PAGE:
It’s not uncommon however for people with more advanced bladder cancers to have dysuria, and bladder infections are also quite uncommon in men. So, if you have any of the above symptoms, you should contact your GP surgery for advice.

If you have advanced bladder cancer, you may have other symptoms. These may include:

  • pelvic pain
  • back pain
  • bone pain
  • swelling in your feet

Diagnosis of bladder cancer

A urologist is a doctor who specialises in identifying and treating conditions that affect your urinary system.

You should see a urologist if you’re over the age of 45, have blood in your urine and no sign of your symptoms being caused by a bladder infection.

Your urologist will organise for you to have a cystoscopy. This is an essential procedure to diagnose bladder cancer. During the procedure your urologist passes a small tube-like camera up into your bladder and looks to see if there is anything unusual. If there is, he or she may take some samples. These samples are then sent to the laboratory and tested.

To help with your diagnosis, you may be asked to give a sample of your urine. You may also need to have some scans to make images of your bladder and the areas around it. These scans may include:

  • ultrasound
  • CT urogram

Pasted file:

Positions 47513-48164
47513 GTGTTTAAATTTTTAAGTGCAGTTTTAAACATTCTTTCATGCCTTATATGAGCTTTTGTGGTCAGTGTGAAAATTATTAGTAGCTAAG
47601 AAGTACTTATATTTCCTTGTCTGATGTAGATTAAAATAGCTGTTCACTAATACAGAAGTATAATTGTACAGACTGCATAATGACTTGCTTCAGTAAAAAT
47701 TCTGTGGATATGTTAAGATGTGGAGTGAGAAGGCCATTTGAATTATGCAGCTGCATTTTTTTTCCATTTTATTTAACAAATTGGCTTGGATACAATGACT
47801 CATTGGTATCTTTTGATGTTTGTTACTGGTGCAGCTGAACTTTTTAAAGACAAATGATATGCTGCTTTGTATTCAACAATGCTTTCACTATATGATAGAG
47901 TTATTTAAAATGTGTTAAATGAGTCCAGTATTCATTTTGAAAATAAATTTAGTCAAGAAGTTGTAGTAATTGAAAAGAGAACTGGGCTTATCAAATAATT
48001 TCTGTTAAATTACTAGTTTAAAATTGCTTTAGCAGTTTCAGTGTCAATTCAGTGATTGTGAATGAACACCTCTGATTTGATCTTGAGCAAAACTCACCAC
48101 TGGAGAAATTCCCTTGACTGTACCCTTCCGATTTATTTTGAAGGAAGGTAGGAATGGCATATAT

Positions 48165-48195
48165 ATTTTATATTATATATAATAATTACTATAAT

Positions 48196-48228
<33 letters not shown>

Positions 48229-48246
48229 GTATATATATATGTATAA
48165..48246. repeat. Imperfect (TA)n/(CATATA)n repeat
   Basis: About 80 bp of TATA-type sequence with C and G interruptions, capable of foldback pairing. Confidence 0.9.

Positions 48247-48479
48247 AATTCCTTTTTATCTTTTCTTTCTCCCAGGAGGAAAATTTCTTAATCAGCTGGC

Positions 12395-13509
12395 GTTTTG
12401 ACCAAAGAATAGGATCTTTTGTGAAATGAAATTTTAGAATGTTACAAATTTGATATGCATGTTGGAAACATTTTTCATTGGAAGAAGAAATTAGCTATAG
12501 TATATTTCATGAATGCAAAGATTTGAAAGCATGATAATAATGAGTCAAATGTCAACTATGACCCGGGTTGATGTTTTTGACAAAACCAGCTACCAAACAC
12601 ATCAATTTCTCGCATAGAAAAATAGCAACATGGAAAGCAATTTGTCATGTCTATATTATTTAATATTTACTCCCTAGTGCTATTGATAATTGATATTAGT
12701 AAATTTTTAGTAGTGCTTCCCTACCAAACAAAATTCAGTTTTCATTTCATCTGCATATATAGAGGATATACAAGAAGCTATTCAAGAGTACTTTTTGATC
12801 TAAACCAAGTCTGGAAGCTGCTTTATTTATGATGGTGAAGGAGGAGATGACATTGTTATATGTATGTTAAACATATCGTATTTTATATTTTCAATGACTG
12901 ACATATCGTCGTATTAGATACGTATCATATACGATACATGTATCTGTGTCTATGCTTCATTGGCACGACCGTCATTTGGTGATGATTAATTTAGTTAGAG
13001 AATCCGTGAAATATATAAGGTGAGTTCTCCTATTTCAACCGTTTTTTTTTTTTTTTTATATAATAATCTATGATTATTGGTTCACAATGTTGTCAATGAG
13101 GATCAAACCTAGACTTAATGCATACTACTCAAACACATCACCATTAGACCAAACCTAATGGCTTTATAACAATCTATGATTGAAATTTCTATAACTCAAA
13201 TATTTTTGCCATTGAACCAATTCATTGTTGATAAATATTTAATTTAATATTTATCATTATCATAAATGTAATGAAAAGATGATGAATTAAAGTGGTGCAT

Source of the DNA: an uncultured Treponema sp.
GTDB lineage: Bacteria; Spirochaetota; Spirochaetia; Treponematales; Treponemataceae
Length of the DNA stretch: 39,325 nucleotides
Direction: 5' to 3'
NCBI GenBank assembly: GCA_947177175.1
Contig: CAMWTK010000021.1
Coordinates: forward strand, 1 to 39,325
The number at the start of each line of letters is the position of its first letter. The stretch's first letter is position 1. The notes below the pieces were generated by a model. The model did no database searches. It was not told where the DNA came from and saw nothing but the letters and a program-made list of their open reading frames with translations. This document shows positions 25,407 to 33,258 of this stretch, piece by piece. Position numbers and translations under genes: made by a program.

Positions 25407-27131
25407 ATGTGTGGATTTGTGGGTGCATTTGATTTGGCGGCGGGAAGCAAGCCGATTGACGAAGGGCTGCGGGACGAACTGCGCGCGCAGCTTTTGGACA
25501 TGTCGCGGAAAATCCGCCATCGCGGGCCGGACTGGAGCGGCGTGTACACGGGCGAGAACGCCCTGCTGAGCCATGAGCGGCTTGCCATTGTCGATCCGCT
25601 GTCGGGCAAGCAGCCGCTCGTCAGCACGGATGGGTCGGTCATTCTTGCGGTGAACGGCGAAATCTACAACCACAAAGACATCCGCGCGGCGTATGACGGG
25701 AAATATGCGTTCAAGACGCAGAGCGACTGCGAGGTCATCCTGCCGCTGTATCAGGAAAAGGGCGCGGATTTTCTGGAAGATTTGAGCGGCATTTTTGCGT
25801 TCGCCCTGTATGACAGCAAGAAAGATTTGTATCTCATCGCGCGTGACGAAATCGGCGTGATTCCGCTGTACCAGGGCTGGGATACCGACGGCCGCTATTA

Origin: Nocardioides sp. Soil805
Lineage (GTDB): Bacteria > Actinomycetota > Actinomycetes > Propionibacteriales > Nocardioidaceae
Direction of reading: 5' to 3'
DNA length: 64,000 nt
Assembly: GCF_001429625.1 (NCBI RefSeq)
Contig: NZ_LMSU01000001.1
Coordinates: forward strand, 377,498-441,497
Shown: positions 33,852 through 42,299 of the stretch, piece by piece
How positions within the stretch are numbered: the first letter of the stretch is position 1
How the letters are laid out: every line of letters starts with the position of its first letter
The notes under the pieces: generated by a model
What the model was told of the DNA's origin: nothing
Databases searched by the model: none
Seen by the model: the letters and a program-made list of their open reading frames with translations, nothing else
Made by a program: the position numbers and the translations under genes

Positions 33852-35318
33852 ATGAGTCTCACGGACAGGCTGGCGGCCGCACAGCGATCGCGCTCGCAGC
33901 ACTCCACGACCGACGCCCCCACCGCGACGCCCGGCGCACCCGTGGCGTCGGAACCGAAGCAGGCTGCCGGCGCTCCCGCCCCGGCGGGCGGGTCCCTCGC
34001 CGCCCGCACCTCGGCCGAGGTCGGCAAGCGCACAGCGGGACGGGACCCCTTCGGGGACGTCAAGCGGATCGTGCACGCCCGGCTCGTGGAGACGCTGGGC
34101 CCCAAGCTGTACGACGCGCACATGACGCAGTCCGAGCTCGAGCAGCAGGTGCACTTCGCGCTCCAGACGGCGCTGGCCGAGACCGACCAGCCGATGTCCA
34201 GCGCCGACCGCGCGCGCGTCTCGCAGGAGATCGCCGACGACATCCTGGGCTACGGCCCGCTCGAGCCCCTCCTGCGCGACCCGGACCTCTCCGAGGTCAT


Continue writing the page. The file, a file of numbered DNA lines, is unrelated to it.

• intravenous pyelogram
  • chest X-ray
  • CT scan
  • MRI scan
  • MR urogram
  • bone scan

If you’re unsure how any of these tests relate to your diagnosis, ask your specialist for advice.

Surgical treatments

Transurethral resection of a bladder tumour (TURBT)

Transurethral resection of your bladder tumour (TURBT) is the best way to diagnose and treat non-muscle invasive bladder cancer. This procedure is done under general anaesthesia and allows your surgeon to remove any unusual growths or tumours from your bladder wall. TURBT is often followed by chemotherapy or immunotherapy treatment which destroys any remaining cancer cells and reduces the chance of your cancer coming back. After TURBT, you might find it a little uncomfortable to pass urine and you might also see some blood in your urine. Try not to worry, this will settle shortly after the procedure.


If you have more advanced muscle invasive bladder cancer, your doctor will recommend that you have your bladder surgically removed (cystectomy). Your doctor may also give you the option to have this treatment if you have high-risk non-muscle invasive bladder cancer. But it’s not usually necessary.

If you have the muscle invasive type and it’s just in your bladder, you may be able to have what’s called a partial cystectomy. This is when only a portion of your bladder is removed. However, having the whole of your bladder and surrounding areas removed in a radical cystectomy is usually the best option. Any affected areas are taken away, so it’ll stop your cancer from getting worse.

After removing your bladder, your surgeon will discuss with you the different options available for you to pass urine. This may involve:

  • having a bag on the outside of your body to collect your urine
  • using a catheter to drain urine from a new area inside your abdomen (tummy) that’s been created to collect your urine
  • having a new bladder created – allowing you to pass urine by tensing your tummy muscles

If you have a cystectomy, you may be offered chemotherapy with or without radiotherapy either before or after your surgery to help get the best outcome.